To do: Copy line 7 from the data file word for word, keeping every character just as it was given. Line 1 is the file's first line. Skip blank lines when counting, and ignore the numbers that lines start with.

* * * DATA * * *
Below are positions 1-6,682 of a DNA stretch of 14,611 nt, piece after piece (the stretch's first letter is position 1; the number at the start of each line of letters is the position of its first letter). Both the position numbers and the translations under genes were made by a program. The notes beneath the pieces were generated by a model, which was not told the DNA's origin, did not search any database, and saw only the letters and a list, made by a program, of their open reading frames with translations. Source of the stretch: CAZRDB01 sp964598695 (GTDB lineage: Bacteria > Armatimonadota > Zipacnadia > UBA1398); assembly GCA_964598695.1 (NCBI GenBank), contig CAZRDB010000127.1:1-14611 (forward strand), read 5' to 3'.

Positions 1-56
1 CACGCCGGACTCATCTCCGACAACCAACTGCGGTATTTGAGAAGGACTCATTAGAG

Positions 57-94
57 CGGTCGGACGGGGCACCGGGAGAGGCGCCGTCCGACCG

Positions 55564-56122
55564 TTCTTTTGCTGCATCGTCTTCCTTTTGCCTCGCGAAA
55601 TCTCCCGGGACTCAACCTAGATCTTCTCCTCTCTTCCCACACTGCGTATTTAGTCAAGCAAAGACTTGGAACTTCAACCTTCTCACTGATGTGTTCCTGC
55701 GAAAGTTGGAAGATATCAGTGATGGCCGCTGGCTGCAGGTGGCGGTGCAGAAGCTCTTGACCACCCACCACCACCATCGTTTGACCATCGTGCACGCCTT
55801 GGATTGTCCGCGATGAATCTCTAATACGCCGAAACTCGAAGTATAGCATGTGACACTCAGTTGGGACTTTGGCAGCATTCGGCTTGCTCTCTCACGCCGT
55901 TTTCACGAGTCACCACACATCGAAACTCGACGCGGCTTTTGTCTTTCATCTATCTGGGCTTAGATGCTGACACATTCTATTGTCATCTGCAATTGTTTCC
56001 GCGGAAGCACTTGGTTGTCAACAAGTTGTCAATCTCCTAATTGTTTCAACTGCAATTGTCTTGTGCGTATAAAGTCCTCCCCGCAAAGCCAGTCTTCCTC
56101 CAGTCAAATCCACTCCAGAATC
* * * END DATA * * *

55564 TTCTTTTGCTGCATCGTCTTCCTTTTGCCTCGCGAAA